In recent months, much of what has been written about China in the Swedish press has been related to the unsuccessful sale of Swedish automaker Saab to Chinese carmakers.
But around midday on Saturday, anyone who ventures into central Stockholm will be confronted by a different symbol from China: a dragon.
And not just any dragon, but what is being hyped as Sweden’s longest dragon parade, assembled as part of the Chinese new year celebrations organized by the Museum of East Asia (Östasiatiska museet).
According to the Chinese calendar, January 23rd marks the start of the Year of the Dragon, and to mark the occasion, the Museum of East Asia has a full slate of events planned for Saturday, January 21st to kick off the celebrations.
Following the parade, the museum will put on a number of dragon-themed activities for visitors young and old interested in ringing the start of the Chinese new year.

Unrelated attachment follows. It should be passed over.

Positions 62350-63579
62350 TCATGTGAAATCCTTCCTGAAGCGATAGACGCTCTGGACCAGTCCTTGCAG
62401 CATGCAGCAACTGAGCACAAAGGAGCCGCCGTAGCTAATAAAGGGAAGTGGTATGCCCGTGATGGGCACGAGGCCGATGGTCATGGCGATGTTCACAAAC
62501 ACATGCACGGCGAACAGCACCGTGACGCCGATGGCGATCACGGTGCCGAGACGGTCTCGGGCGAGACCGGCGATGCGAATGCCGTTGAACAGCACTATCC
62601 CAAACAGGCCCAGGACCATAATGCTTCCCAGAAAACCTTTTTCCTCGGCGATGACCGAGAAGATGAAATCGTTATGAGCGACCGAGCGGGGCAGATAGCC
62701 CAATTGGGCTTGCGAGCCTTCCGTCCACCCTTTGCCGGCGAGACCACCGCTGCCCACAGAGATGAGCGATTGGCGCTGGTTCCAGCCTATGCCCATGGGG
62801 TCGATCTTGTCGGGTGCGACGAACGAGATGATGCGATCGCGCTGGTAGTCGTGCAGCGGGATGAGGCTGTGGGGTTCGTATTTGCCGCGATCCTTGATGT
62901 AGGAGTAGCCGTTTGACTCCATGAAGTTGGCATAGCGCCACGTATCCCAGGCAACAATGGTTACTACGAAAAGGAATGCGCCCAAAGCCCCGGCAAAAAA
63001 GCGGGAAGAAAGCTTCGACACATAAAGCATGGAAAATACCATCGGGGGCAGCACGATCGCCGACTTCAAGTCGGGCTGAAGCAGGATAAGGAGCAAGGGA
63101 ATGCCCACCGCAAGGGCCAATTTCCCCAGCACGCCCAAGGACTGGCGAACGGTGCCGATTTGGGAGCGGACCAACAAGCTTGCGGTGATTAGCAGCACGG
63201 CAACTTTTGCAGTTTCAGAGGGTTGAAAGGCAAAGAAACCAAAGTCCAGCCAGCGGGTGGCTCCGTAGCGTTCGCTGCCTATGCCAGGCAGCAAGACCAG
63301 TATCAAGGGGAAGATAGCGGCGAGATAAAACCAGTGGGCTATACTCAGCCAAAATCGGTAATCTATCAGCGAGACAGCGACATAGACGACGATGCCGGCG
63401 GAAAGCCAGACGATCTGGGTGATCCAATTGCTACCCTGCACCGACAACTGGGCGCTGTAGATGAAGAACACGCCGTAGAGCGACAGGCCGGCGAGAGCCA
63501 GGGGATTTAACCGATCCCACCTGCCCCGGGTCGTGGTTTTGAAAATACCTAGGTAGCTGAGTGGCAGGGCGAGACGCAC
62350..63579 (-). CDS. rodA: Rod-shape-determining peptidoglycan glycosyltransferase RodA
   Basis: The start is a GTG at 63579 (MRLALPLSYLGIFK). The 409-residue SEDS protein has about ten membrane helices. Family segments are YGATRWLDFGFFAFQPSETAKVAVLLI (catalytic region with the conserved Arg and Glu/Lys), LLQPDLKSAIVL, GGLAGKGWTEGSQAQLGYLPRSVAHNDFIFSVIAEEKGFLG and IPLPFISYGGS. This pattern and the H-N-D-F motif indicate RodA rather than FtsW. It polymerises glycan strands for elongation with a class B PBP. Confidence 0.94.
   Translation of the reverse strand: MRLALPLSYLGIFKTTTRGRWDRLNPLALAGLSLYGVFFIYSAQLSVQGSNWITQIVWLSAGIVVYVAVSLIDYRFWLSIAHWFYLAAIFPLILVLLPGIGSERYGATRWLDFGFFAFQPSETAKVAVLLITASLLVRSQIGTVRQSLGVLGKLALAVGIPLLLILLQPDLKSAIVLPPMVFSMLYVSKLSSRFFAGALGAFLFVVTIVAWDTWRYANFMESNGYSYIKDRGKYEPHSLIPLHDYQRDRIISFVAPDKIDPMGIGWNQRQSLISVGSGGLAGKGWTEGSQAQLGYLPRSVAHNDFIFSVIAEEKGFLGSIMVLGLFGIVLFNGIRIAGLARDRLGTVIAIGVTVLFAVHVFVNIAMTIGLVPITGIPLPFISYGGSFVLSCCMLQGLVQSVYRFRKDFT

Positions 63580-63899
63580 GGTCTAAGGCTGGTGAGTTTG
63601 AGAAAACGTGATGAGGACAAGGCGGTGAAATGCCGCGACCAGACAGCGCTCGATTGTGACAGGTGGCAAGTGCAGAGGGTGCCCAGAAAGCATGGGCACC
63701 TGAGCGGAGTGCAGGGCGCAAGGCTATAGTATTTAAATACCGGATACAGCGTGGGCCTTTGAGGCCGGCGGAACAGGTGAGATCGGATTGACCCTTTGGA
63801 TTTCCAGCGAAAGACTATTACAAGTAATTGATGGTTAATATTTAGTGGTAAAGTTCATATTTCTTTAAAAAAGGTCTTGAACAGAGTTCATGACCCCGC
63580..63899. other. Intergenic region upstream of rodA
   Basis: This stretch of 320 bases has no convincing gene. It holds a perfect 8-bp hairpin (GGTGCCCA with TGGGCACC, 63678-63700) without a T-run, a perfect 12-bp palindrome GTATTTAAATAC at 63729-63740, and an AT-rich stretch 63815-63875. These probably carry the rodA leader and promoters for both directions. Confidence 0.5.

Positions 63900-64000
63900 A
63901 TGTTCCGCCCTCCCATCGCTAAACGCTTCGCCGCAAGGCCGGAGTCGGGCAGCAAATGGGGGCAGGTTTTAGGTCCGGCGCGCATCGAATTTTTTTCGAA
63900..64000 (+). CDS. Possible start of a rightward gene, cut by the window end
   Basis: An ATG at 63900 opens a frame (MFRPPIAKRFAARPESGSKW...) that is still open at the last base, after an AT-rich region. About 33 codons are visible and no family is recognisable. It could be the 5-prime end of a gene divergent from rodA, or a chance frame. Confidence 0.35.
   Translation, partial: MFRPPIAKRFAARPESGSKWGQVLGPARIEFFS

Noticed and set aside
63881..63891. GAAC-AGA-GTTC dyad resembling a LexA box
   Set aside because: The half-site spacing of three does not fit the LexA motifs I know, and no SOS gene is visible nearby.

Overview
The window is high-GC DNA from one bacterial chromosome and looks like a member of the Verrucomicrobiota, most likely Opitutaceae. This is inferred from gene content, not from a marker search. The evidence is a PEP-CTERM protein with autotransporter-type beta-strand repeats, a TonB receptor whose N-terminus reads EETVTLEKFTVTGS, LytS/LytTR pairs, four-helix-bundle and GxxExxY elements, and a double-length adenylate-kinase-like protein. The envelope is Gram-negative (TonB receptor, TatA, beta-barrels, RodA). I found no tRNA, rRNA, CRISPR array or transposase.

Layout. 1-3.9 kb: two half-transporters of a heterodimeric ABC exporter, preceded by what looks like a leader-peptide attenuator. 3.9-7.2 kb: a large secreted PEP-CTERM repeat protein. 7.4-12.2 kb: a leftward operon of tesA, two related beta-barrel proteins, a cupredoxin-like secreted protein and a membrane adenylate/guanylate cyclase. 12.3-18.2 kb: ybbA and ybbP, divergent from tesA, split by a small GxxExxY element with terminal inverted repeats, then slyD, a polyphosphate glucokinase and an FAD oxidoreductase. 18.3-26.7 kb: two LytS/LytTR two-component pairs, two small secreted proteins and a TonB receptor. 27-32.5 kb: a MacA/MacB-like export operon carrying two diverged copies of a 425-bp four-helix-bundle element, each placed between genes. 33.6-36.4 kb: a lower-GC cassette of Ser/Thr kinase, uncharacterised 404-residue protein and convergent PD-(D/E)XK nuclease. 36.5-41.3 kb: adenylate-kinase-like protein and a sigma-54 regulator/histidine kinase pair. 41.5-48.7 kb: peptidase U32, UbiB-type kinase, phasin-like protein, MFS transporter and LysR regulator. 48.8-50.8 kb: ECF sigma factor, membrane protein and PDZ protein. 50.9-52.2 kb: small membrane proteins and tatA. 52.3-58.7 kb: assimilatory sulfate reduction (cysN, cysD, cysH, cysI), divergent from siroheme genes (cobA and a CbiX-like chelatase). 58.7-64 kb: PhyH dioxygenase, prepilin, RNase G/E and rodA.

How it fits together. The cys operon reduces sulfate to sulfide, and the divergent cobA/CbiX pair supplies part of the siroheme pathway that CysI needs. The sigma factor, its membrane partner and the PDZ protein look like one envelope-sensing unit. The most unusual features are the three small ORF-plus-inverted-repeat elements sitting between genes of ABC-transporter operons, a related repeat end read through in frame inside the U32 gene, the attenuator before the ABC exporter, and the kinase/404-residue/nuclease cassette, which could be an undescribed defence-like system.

According to the museum’s Birgitta Hansson-Sidvall, more than 3,000 people turned out to last year’s event, which marks its seventh year this year.
And for Chinese residents in Sweden, the Year of the Dragon festivities won’t stop on Saturday.
Traditionally, Chinese new year celebrations last 15 days, ending with a Lantern Festival.
“We invite friends who have some connection to China to our home for Chinese dinner with dumplings, hotpot, spring rolls, all kinds of Chinese delicacies,” says Wang Leyun, an artist and teacher who lives on Södermalm in Stockholm after moving to Sweden 1991 from Hangzhou.
“A friend who studied in China usually gives ‘hongbao’ to the children,” she adds, referring to the Chinese name for the small red packets that usually contain some money for good luck.
So even you can’t make it to Stockholm for the Saturday celebrations, there is still plenty of time to mark the coming of the Year of the Dragon.
The Museum of East Asia’s Chinese new year celebrations begin at 11.30am on Saturday, January 21st, with the Dragon parade starting at Sergels Torg at noon. See the link below for more information.